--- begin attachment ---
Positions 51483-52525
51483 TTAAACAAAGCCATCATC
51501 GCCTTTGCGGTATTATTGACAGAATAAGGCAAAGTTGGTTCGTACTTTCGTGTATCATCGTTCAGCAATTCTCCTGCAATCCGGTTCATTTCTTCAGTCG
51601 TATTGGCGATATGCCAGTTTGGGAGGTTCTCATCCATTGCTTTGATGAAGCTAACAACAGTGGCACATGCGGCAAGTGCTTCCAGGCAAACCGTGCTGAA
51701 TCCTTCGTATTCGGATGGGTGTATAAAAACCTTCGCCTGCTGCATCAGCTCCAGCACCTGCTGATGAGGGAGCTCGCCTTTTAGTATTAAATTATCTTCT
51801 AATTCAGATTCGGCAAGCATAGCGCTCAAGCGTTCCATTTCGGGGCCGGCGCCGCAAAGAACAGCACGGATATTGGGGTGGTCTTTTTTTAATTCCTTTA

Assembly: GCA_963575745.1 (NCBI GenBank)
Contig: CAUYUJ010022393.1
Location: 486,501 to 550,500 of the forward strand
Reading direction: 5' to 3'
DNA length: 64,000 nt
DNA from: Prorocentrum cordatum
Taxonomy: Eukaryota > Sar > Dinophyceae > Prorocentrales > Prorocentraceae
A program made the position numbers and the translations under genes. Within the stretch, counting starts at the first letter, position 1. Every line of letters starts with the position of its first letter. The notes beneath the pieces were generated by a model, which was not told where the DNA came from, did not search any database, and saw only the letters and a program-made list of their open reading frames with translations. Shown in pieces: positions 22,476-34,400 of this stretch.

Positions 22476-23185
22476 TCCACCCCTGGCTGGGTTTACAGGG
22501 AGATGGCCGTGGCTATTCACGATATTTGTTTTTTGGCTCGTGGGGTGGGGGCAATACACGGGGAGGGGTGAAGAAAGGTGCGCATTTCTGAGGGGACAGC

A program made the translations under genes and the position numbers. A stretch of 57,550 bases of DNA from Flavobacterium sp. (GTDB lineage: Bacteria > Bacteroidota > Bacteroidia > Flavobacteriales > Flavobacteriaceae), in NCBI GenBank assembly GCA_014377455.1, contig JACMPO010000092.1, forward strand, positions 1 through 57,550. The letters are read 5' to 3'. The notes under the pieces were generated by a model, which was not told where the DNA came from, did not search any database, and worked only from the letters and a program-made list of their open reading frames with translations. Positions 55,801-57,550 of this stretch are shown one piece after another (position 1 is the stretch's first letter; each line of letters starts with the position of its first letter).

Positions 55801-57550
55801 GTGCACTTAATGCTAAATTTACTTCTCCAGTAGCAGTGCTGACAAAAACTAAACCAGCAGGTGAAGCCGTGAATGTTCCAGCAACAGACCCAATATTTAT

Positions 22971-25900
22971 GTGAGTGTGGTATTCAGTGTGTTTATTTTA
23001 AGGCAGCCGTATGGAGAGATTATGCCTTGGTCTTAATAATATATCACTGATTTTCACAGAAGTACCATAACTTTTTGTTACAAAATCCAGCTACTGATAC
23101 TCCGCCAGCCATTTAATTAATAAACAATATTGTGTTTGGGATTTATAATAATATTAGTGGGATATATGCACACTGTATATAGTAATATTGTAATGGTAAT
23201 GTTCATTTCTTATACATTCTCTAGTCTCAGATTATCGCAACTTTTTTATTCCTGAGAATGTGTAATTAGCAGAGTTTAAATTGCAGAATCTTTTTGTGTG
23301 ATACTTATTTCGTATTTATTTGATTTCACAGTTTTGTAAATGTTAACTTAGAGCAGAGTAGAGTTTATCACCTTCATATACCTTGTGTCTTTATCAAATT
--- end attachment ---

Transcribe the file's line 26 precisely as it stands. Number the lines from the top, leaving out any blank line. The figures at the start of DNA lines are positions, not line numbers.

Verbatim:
23301 ATACTTATTTCGTATTTATTTGATTTCACAGTTTTGTAAATGTTAACTTAGAGCAGAGTAGAGTTTATCACCTTCATATACCTTGTGTCTTTATCAAATT